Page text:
72 is the new 30: Scientists claim healthcare and medicine extends keep us younger for longer

by ANNA HODGEKISS and MARTIN ROBINSON, Daily Mail  |  published on February 27, 2013

Humans are now living so much longer than a century ago that 72 should now be considered ‘the new 30′, a study has found.

The Max Planck Institute for Demographic Research in Rostock, Germany, says life expectancy is rising faster than it has for 200 millennia, when our ancestors the Hominids walked the planet.

Scientists say that modern healthcare and medicines mean we are healthier in our seventies now than when our ancestors were starting their thirties.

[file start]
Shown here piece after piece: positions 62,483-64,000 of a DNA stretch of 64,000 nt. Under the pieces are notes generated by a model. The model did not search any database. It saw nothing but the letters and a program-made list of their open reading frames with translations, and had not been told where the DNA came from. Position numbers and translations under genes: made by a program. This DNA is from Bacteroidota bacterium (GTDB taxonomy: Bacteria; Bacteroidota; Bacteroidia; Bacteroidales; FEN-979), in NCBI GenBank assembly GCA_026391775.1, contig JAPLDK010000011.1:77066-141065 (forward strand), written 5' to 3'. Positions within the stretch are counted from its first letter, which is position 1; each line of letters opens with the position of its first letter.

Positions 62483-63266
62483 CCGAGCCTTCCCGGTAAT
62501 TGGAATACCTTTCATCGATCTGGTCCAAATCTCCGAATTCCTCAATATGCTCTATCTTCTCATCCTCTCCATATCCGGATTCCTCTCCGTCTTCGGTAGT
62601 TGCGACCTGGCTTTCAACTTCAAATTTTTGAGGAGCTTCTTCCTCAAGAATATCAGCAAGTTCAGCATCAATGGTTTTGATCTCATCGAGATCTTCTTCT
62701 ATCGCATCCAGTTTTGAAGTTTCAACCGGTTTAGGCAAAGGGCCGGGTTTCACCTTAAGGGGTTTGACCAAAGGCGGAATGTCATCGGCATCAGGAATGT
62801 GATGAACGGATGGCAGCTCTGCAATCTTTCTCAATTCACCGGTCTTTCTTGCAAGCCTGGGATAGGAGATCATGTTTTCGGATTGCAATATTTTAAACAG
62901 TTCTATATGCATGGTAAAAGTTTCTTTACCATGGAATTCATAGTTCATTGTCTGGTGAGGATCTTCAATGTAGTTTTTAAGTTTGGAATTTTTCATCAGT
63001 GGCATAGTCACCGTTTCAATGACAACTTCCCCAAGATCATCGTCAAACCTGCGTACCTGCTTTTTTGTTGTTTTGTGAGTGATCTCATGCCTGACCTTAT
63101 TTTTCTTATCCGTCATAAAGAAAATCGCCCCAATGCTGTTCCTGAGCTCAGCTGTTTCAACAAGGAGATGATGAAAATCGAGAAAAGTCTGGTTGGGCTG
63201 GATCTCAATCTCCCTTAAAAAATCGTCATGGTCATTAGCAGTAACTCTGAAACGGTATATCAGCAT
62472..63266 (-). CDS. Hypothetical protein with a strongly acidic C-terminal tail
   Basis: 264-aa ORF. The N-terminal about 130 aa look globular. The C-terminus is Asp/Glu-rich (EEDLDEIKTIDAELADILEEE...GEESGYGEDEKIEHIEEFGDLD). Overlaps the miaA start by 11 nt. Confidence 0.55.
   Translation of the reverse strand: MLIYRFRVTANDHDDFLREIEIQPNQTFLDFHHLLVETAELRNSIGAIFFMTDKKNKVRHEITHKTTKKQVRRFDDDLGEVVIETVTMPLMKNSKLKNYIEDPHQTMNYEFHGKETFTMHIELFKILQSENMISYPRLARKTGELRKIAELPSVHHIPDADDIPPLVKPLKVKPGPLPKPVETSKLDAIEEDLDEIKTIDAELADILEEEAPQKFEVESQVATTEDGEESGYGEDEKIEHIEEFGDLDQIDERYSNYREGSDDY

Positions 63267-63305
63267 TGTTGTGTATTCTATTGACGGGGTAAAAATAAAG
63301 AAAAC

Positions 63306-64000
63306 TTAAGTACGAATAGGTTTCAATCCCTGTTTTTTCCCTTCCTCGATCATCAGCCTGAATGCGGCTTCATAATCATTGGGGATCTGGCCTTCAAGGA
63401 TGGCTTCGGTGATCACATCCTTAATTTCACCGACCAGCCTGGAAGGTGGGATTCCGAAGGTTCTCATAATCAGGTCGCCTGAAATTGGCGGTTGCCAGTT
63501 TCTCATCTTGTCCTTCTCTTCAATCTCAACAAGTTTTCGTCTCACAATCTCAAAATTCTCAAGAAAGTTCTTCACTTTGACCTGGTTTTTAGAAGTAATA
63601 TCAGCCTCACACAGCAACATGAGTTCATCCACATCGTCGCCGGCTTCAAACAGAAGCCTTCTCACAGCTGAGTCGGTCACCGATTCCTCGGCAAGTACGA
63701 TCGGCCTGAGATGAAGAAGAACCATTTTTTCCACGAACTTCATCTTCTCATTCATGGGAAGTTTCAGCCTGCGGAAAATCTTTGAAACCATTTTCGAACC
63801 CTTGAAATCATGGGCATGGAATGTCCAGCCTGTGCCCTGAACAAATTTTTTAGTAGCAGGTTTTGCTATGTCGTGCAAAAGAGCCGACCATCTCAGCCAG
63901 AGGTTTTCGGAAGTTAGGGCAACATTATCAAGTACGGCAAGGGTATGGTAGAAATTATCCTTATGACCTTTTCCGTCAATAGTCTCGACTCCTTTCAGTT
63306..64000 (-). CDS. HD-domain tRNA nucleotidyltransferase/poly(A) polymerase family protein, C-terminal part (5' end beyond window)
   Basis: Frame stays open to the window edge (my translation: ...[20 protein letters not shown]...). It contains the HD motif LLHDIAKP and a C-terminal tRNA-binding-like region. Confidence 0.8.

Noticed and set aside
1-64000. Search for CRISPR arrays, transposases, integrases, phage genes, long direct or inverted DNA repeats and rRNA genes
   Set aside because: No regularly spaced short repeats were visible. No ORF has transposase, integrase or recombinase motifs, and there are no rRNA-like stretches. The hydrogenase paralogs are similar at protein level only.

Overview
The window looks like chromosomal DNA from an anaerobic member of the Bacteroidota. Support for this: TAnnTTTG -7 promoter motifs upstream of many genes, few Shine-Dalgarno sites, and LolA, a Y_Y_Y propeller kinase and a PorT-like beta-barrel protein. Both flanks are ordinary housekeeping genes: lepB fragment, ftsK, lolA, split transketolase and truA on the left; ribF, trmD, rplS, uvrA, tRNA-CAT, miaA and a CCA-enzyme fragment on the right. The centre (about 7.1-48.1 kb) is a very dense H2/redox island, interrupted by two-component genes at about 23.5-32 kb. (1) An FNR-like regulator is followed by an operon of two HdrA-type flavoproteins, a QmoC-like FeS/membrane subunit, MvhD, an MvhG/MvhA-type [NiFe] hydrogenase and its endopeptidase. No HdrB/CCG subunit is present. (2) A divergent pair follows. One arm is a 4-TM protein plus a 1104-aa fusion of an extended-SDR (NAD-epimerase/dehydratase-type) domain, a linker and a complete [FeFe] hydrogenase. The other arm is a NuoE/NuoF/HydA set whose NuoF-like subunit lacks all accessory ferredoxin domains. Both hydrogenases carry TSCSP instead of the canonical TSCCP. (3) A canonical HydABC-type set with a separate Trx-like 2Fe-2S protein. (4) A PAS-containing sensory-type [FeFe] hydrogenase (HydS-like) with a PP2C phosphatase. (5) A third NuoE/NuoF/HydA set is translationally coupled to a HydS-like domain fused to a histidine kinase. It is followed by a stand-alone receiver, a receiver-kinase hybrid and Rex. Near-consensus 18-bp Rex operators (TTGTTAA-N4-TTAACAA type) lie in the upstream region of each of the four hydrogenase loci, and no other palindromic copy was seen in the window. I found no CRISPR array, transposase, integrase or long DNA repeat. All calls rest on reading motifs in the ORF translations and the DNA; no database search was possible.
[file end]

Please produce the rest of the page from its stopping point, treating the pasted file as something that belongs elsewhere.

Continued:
Researchers have studied the death rates of hunter-gatherers whose way of life has not changed for generations.

They looked at tribal people in Australia, Africa, South America and the Philippines and found that at 30-years-old, these people had the same chance of dying as Japanese people aged 72.

Comparing hunter gatherers with the long-lived Japanese, the authors led by Dr Oskar Burger, wrote: ‘Hunter-gatherers at age 30 have the same probability of death as present-day Japanese at the age of 72.’

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